Understanding Adolescent Nonresponsiveness to Text Messages: Lessons from the DepoText Trial

Mallory Irons, Kathy Tomaszewski, Cara R. Muñoz Buchanan, Maria Trent

Research output: Contribution to journalArticlepeer-review

12 Scopus citations


Urban adolescents face economic, social, and behavioral challenges in adhering to long-term contraceptive use. Use of text messaging reminders has the potential to increase adherence to family planning appointments and to educate patients about safe sexual health practices; however, nonresponsiveness to messages is difficult to interpret and may jeopardize programmatic success. We aimed to understand why adolescent girls enrolled in a randomized, controlled pilot trial (DepoText) designed to increase attendance at family planning visits were periodically nonresponsive to text messages through conducting structured interviews with participants whose text reply rates were less than 100 % during the trial period. Qualitative and quantitative data were collected and classified using descriptive data analysis. Reasons for nonresponsiveness, barriers to continuous cell phone coverage, cell phone plan characteristics, and attitudes toward the DepoText program were the primary endpoints of interest. Most participants (78 %) attributed instances of nonresponsiveness to being away from the phone or due to a personal conflict such as school or work. Service interruption due to bill nonpayment (44 %), phone loss (28 %), and cell phone number change (28 %) were significant barriers to continuous coverage during the trial period, and many respondents indicated that the downturn in the economy made it more difficult to maintain their cell phone plan. Almost a third reported having to choose between cell phone and other payments, but the vast majority (88 %) considered their cell phone a “need” rather than a “want.” Participants universally expressed satisfaction with the text messaging program and reported feeling more connected to the clinic (96 %) through the messages serving as reminders (64 %), encouragement to assume personal responsibility for their health care (12 %), and enhanced personal connection with the clinic staff (4 %). Our study suggests that a text messaging program can be used in an urban clinical setting to communicate with adolescent girls about family planning services. While economic barriers to continuous cell phone coverage do exist, adolescents indicate that the text message reminder system can be a valuable tool for enhancing clinic connectedness and promoting autonomy in care-seeking behavior.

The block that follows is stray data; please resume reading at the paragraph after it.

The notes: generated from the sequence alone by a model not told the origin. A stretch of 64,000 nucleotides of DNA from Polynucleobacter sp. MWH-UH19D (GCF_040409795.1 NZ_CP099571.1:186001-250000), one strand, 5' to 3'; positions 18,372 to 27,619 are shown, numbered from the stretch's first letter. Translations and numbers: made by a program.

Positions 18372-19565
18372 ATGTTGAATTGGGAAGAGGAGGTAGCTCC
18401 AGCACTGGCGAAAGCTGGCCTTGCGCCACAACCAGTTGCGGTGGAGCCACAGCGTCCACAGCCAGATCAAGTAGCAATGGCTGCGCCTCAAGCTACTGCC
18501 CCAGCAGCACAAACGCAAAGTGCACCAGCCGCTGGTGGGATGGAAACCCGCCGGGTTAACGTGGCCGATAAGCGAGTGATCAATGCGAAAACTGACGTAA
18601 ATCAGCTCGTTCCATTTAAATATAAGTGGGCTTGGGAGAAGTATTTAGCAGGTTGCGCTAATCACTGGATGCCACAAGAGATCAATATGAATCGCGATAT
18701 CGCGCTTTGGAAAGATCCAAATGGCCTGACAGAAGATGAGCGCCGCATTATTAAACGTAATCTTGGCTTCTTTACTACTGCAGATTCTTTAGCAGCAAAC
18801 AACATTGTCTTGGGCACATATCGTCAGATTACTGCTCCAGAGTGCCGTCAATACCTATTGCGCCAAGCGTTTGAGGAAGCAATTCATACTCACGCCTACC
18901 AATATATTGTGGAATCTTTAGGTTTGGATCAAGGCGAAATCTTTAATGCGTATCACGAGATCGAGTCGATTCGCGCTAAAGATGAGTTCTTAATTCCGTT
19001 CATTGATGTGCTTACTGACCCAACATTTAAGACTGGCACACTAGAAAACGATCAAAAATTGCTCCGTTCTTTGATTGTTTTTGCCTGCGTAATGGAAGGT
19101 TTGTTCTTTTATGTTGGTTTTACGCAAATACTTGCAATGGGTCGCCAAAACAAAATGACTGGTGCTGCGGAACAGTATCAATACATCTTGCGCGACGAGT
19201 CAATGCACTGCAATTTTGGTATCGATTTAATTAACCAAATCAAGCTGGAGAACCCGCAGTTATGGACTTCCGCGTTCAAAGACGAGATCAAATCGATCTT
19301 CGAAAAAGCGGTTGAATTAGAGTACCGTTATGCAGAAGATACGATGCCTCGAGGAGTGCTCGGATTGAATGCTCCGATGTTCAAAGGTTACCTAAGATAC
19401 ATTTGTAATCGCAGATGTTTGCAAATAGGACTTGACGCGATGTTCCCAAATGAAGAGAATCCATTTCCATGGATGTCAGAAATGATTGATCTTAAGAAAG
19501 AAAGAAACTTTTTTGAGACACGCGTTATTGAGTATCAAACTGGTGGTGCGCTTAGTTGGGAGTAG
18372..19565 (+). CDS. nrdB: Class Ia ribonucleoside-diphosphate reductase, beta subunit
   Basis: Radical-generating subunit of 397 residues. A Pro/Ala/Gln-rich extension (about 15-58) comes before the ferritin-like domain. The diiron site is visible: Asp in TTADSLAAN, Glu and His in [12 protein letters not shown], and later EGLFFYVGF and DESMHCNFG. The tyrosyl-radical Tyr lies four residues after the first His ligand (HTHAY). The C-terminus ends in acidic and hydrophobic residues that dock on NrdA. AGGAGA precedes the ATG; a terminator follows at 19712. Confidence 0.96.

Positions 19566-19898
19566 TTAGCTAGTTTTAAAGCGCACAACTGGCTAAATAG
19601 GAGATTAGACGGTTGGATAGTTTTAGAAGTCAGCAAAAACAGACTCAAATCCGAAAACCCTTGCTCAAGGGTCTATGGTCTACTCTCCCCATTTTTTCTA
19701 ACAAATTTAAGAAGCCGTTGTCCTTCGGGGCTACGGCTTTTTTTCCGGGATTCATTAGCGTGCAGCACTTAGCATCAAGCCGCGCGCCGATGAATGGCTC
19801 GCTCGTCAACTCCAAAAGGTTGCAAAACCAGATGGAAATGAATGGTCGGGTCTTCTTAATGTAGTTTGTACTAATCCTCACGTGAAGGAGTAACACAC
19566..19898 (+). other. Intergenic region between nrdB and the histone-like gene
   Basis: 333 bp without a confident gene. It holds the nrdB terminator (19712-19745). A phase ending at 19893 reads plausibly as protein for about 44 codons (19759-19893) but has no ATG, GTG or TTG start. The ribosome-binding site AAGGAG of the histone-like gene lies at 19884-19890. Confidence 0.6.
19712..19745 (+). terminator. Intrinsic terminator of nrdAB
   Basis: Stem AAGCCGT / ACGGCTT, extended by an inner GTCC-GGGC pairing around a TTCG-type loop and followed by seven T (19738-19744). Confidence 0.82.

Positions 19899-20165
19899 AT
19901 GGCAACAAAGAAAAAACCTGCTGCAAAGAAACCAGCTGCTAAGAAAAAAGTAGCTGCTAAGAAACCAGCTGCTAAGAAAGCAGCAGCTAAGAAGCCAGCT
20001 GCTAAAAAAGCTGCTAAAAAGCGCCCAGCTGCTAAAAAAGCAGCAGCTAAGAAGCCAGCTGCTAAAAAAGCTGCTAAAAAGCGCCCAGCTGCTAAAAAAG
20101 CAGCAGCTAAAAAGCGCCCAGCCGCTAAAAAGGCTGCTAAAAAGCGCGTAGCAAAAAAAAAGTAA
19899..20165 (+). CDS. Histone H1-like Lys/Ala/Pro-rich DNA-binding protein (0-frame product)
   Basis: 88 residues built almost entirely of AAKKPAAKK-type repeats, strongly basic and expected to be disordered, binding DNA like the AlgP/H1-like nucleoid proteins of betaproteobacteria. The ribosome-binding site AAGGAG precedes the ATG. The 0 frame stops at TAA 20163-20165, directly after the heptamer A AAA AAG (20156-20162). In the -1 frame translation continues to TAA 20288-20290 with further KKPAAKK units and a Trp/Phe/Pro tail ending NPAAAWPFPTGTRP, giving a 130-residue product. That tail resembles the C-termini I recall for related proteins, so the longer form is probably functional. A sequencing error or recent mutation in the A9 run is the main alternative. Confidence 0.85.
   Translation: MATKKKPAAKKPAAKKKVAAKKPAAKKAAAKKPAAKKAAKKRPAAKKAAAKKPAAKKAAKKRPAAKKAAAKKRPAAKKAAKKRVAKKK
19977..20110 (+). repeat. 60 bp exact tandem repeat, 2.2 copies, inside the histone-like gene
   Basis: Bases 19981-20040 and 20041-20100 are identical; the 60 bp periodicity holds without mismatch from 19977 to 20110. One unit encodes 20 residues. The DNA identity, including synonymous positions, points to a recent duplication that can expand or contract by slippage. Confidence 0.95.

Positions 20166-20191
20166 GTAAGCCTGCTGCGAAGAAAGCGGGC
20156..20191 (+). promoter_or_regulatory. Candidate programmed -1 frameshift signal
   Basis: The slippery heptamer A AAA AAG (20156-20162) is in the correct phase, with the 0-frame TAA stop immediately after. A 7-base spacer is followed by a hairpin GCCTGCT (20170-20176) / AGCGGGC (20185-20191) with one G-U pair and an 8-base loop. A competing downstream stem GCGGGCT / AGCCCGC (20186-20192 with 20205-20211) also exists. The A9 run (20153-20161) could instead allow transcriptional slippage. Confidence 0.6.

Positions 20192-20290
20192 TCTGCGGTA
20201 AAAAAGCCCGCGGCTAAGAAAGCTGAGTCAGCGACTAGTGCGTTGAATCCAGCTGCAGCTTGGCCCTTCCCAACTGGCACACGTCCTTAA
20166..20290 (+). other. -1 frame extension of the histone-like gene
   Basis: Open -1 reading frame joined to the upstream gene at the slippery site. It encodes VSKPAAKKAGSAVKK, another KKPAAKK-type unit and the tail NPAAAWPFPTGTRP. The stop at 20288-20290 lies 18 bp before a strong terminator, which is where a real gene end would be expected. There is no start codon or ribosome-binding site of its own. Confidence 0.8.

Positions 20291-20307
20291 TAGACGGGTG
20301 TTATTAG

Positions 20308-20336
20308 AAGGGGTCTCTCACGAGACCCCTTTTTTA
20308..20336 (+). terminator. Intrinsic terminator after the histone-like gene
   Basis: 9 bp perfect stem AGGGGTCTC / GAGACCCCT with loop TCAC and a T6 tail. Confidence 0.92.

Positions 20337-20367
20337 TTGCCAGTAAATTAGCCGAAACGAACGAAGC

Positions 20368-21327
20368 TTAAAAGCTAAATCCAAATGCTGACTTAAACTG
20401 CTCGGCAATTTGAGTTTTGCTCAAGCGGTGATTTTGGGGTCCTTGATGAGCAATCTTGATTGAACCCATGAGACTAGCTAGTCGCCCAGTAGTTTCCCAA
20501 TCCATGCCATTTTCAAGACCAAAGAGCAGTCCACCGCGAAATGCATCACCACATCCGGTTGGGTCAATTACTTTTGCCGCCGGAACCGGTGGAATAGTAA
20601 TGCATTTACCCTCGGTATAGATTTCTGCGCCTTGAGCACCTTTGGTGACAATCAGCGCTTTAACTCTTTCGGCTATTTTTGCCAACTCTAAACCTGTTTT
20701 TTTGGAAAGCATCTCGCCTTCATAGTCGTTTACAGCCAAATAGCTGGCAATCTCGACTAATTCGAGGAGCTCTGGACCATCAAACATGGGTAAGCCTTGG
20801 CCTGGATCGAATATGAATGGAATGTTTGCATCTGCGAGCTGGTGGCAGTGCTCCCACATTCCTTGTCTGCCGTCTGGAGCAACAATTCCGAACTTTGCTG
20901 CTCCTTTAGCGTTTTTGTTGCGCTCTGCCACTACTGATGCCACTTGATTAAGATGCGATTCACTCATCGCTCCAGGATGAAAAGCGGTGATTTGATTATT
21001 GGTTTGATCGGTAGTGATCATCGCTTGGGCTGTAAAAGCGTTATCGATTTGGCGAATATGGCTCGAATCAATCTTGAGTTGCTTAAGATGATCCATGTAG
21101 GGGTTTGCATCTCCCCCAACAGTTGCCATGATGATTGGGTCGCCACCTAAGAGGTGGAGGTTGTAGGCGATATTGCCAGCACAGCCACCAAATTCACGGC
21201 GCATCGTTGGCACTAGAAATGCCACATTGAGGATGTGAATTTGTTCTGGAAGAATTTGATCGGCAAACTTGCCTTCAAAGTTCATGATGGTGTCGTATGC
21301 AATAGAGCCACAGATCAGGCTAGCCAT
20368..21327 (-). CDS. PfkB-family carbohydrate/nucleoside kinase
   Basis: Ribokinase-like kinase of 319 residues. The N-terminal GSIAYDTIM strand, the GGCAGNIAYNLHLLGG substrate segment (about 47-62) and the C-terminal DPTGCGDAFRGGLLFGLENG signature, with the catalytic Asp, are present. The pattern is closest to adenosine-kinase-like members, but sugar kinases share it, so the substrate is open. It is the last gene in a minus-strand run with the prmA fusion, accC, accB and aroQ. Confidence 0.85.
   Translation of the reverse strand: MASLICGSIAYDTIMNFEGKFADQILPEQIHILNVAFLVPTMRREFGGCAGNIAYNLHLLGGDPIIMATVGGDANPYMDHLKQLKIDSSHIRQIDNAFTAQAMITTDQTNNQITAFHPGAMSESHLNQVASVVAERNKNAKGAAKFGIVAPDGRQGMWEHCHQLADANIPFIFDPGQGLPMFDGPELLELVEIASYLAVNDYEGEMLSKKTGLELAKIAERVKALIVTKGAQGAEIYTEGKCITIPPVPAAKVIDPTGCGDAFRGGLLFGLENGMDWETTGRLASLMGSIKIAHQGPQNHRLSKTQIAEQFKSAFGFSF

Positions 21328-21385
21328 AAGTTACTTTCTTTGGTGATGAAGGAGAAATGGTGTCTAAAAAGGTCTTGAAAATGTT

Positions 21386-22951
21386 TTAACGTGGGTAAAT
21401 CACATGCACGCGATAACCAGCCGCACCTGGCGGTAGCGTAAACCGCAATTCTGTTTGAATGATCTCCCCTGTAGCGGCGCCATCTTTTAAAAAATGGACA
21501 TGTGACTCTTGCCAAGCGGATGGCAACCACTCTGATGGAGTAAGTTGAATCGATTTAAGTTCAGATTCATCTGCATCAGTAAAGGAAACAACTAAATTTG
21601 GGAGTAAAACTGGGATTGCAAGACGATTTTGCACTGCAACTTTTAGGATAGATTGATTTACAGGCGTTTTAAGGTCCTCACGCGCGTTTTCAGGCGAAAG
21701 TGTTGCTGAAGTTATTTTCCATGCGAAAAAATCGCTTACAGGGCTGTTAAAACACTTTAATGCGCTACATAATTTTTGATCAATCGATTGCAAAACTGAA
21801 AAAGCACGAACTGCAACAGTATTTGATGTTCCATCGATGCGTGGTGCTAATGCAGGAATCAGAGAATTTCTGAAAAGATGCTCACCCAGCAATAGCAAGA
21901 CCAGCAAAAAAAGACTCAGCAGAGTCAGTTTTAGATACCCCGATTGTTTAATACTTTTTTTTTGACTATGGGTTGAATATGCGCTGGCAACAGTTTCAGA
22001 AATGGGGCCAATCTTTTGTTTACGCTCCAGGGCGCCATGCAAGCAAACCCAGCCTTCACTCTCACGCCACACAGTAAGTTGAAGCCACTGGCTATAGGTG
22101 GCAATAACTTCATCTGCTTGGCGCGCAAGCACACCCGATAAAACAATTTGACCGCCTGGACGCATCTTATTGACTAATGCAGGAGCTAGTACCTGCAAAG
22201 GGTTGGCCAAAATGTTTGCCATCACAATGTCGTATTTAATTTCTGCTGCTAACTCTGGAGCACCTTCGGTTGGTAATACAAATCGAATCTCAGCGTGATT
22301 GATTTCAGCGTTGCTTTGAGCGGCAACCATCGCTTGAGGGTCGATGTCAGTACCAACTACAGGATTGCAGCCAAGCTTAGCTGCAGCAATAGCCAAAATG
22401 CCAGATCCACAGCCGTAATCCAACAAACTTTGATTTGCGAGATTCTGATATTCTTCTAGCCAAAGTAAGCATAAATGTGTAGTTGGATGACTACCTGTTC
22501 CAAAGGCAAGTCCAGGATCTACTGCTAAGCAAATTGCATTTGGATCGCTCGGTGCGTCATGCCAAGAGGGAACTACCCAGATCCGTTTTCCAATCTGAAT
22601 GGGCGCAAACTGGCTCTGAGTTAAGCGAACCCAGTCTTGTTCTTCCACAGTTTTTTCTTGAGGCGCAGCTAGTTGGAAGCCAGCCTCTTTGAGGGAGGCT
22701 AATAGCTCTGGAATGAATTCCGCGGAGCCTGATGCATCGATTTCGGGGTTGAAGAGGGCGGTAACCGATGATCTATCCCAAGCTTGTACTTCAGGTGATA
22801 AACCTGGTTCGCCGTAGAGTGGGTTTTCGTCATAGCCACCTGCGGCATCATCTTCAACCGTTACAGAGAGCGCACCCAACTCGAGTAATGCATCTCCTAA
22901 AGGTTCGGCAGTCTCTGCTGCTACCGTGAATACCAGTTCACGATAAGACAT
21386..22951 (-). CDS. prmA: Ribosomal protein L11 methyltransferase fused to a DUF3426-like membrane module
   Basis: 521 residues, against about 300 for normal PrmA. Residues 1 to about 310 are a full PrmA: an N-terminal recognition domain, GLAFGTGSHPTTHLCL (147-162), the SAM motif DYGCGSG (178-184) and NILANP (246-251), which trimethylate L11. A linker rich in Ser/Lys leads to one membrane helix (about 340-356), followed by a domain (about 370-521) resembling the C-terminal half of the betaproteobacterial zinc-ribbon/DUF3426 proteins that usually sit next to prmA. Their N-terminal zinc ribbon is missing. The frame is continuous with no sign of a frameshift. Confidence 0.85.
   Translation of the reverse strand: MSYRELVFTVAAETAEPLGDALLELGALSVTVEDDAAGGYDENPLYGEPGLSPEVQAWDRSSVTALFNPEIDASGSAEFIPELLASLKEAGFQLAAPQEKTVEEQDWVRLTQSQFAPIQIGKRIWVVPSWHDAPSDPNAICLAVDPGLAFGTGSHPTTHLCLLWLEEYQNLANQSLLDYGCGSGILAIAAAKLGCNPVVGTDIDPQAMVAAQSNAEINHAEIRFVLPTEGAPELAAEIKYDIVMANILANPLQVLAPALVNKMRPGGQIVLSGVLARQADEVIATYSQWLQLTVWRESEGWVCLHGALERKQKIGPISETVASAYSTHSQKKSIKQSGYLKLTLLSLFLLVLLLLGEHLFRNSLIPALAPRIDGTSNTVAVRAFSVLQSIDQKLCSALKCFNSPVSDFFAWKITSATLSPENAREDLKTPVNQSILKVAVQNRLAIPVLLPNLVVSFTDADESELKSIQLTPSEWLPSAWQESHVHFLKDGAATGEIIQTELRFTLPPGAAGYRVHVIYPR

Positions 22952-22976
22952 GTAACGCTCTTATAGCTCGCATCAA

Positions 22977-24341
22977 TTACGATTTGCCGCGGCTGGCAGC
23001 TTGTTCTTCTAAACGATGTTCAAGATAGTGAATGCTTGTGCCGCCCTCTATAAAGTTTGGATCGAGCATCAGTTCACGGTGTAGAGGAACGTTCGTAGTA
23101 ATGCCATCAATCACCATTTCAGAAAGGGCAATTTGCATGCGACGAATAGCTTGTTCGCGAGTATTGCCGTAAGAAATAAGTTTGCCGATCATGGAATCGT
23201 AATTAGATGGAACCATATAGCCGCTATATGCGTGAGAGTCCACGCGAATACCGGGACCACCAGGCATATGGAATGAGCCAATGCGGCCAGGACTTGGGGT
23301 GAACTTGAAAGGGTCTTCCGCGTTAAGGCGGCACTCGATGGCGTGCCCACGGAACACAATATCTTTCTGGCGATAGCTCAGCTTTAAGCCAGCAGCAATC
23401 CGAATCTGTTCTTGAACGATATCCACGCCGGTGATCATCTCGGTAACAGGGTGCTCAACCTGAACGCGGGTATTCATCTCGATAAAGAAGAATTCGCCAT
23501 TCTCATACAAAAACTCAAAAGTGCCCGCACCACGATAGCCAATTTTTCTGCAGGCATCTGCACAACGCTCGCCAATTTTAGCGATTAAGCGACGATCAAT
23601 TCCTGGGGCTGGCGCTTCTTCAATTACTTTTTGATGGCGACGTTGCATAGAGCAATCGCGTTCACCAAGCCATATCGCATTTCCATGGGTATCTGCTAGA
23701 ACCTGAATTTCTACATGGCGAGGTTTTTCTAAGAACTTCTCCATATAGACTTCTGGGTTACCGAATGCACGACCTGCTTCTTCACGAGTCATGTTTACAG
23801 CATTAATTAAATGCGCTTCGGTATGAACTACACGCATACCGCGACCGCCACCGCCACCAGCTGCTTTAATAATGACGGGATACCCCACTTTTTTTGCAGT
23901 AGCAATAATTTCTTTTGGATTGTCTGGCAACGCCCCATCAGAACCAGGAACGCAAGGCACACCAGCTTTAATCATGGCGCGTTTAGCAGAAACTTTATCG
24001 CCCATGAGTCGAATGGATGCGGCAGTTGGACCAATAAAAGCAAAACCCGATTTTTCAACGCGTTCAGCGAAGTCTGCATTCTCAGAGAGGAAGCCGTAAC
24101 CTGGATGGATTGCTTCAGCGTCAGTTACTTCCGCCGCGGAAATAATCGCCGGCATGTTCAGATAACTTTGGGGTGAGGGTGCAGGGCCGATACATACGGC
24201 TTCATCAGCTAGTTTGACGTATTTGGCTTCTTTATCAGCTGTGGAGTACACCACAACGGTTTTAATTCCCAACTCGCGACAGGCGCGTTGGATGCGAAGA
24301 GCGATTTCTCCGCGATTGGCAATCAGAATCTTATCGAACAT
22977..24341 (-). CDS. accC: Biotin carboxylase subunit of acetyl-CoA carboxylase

Original languageEnglish (US)
Pages (from-to)502-512
Number of pages11
JournalJournal of Urban Health
Issue number3
StatePublished - Jun 5 2015


  • Adolescent
  • Low-Income
  • Text messaging
  • Urban

ASJC Scopus subject areas

  • Health(social science)
  • Urban Studies
  • Public Health, Environmental and Occupational Health


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